An Ancient Carving on Gate in Shivta - A Station of the Perfume Route

In 2005 it was declared by UNESCO, together with Avdat, Mamshit (Memphis) and Halutza as a world heritage site.

 

Halutza (Elousa, Elusa)

The city, 2nd in importance to Petra, was built by the Nabateans in the 2nd century BCE. It is located in the northern Negev in Israel in an area that is surrounded by sand dunes and it stretched in size to about 1000 Dunams (approximately 250 acres).

Satellite view of Halutza , taken from Google Earth

It's distance from Avdat was about 40 Km (24 miles), and from Jerusalem about 71 miles. Although it is not the ideal place to build a city, the fact that underground water was relatively easy to access, and the benefits of the location between Avdat and Gaza, seemed to convince the Nabateans to settle there.

Remains of buildings in Halutza

 Stations of the Perfume Route - Remains of buildings in Halutza from a later perfiod

Halutza is mentioned in many early writings such as those by Claudius Ptholomeus in the 2nd century CE. It is also marked in the Midba Map and is mentioned in writings of Antoninus from Plakantia in the 6th century as well as others.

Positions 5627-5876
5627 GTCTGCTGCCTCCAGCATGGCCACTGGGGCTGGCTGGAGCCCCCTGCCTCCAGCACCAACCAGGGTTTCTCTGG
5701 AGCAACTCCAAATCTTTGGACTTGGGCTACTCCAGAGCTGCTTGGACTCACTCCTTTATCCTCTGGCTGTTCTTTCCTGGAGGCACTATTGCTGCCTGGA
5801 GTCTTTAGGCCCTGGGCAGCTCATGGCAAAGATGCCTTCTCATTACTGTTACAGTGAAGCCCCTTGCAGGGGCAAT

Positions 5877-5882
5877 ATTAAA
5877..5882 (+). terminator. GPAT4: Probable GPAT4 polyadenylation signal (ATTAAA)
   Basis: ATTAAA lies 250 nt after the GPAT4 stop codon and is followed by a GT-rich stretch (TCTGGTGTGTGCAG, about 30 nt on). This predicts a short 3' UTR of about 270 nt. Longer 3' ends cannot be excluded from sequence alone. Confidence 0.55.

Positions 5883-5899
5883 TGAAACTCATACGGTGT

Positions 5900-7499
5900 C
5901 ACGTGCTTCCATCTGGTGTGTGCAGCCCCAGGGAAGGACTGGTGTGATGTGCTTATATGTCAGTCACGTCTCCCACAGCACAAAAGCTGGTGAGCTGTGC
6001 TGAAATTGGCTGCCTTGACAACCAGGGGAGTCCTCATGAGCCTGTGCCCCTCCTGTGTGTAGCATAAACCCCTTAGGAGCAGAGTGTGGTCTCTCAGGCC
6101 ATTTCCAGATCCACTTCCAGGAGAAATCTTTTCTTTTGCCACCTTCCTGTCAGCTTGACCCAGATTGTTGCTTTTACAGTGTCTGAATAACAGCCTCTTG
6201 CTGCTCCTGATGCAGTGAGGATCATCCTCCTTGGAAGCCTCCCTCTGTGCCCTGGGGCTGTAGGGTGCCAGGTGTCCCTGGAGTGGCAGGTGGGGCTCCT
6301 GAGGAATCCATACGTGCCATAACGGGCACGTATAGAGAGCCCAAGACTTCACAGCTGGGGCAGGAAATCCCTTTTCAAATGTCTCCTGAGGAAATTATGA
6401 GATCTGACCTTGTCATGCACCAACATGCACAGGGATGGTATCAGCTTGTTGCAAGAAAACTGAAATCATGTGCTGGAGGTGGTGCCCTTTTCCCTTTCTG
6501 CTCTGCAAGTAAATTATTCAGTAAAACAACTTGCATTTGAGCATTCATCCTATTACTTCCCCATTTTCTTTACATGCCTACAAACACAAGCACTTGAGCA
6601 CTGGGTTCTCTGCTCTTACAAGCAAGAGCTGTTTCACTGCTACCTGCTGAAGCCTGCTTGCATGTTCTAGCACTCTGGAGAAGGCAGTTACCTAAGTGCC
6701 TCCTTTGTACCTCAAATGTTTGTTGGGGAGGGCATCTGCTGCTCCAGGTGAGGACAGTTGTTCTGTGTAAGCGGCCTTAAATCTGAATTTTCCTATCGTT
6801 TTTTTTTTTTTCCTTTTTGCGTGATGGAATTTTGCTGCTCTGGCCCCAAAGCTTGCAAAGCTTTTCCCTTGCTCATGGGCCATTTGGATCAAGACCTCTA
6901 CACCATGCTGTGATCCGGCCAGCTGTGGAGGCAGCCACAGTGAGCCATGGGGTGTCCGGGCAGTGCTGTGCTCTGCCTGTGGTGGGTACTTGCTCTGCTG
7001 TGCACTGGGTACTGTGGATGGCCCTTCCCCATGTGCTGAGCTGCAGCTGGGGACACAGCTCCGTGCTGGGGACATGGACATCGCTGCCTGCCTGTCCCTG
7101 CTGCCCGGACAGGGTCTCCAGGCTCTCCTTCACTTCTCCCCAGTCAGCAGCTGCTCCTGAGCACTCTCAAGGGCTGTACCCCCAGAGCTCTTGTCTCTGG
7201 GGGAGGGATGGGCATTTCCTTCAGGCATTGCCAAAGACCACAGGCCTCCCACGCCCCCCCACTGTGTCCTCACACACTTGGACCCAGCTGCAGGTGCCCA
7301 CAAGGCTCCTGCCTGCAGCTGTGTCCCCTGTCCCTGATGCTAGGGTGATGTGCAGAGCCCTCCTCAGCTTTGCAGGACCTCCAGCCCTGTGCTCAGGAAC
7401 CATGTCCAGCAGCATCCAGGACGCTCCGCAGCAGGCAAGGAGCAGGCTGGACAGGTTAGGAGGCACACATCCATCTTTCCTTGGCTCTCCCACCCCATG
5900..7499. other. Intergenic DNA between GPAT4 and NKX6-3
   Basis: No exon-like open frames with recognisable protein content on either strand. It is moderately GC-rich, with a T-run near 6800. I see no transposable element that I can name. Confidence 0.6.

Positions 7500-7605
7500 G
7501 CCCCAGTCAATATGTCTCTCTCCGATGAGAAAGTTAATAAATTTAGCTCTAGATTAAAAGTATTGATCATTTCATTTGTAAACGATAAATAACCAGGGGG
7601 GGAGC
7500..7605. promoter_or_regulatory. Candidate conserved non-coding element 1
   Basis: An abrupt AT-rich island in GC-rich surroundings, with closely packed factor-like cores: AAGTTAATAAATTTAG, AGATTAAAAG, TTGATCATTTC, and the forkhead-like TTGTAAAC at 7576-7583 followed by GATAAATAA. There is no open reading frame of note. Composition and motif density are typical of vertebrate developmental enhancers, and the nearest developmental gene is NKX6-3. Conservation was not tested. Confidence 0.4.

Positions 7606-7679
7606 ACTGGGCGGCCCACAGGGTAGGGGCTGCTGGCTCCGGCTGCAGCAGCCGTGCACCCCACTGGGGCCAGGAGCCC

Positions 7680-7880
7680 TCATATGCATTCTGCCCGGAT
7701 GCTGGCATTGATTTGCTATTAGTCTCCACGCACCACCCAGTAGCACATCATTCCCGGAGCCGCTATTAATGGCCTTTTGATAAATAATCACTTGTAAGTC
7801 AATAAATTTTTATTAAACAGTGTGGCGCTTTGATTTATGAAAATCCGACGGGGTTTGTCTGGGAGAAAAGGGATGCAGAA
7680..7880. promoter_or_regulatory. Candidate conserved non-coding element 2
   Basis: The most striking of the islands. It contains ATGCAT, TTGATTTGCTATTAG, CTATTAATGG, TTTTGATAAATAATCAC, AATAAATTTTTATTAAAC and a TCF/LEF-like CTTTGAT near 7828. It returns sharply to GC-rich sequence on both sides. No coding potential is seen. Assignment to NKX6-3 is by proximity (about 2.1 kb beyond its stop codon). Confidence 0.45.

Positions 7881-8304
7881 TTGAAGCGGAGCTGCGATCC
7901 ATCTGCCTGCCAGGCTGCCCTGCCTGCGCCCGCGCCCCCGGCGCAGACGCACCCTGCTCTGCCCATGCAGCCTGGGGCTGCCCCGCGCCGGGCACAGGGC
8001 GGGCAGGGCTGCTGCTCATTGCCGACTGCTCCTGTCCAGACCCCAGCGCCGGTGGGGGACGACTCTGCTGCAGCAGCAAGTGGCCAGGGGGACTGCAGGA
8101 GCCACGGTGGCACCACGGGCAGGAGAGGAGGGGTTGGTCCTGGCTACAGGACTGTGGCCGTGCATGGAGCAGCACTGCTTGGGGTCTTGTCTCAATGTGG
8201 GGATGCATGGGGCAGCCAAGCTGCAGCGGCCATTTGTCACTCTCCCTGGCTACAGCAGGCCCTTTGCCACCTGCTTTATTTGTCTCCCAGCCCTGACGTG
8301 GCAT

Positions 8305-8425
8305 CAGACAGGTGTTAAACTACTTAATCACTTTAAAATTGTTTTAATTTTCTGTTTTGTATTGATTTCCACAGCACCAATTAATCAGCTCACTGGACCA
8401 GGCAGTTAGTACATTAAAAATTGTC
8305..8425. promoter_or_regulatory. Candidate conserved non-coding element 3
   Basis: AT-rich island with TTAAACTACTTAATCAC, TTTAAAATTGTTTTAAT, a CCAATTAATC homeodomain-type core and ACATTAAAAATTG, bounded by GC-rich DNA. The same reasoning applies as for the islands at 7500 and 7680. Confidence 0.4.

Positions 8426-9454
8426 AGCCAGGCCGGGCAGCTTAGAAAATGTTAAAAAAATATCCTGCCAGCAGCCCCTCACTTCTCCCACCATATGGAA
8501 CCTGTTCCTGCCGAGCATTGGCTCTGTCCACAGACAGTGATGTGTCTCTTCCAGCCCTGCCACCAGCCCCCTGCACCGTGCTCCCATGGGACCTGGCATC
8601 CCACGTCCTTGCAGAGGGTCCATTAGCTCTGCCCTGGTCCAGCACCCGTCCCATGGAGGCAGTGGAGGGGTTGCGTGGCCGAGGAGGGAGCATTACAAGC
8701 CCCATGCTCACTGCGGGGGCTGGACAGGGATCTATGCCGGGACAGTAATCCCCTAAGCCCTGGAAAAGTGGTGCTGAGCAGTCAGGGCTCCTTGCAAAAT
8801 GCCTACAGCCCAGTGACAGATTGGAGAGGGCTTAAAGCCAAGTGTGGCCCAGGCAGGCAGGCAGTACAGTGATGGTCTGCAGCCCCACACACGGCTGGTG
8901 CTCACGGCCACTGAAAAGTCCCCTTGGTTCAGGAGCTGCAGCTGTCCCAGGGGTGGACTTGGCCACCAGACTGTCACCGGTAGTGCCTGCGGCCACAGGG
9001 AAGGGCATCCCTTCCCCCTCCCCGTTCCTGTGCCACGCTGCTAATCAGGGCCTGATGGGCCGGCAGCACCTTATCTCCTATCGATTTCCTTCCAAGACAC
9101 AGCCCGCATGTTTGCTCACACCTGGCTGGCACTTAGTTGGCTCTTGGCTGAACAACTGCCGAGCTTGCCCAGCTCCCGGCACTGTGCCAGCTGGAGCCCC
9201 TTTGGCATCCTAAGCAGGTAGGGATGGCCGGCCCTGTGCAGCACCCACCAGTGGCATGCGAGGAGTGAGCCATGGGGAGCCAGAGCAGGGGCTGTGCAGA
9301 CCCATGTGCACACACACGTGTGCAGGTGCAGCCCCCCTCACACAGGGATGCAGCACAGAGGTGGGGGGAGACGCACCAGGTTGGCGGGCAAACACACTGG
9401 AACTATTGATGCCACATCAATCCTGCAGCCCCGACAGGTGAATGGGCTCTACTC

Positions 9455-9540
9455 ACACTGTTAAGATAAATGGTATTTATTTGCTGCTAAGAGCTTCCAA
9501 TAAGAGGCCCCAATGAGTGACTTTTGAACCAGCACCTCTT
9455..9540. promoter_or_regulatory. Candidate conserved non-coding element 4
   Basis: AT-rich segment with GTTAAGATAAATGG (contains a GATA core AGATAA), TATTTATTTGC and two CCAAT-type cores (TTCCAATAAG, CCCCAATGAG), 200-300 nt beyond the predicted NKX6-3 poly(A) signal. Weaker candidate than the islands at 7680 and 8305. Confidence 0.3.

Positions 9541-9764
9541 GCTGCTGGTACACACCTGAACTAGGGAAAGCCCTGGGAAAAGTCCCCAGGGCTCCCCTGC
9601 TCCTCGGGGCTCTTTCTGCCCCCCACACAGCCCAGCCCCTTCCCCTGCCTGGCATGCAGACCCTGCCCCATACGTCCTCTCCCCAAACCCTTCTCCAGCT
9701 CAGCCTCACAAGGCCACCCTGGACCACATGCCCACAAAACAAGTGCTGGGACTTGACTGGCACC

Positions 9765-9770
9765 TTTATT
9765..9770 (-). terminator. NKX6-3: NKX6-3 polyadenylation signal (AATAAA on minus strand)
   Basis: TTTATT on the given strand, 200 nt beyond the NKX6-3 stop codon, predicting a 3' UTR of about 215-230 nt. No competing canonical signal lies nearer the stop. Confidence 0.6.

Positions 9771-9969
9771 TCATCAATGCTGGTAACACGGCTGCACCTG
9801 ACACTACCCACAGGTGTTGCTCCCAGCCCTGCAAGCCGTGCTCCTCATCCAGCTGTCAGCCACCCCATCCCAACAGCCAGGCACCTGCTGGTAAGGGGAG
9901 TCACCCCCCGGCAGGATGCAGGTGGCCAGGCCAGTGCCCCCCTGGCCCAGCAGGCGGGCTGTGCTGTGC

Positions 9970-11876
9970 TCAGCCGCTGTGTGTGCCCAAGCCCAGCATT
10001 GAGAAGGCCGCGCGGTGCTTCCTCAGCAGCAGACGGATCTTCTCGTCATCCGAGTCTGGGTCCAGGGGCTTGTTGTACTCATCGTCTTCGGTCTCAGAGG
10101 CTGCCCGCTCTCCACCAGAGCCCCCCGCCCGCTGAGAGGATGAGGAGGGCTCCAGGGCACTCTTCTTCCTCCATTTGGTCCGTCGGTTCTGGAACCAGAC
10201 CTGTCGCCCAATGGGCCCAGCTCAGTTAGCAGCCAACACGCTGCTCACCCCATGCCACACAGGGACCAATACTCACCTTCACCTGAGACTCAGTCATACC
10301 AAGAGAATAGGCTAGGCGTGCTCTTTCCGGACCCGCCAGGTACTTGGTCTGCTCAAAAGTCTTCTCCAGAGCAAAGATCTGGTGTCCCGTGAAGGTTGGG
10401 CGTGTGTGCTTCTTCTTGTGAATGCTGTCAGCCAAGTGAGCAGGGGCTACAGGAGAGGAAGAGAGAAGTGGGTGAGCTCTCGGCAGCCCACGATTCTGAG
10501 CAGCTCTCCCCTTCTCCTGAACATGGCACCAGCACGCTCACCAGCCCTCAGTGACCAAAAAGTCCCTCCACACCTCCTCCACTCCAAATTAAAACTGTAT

Remains of buildings in Halutza

 Stations of the Perfume Route - Remains of buildings in Halutza from a later period

The earliest known writings from the Nabatean period, dated to 168 BCE, were found there, in which it is said: "This is the place that did Natiro [was built by Natiro], during the life of Hartat the king of the Nabateans".  Although many archeological excavations of the city have been undertaken, it is believed that most of the city is still buried under the sand of the desert.

Halutza

Most of Halutza on the Perfume Route is still buried under the Sand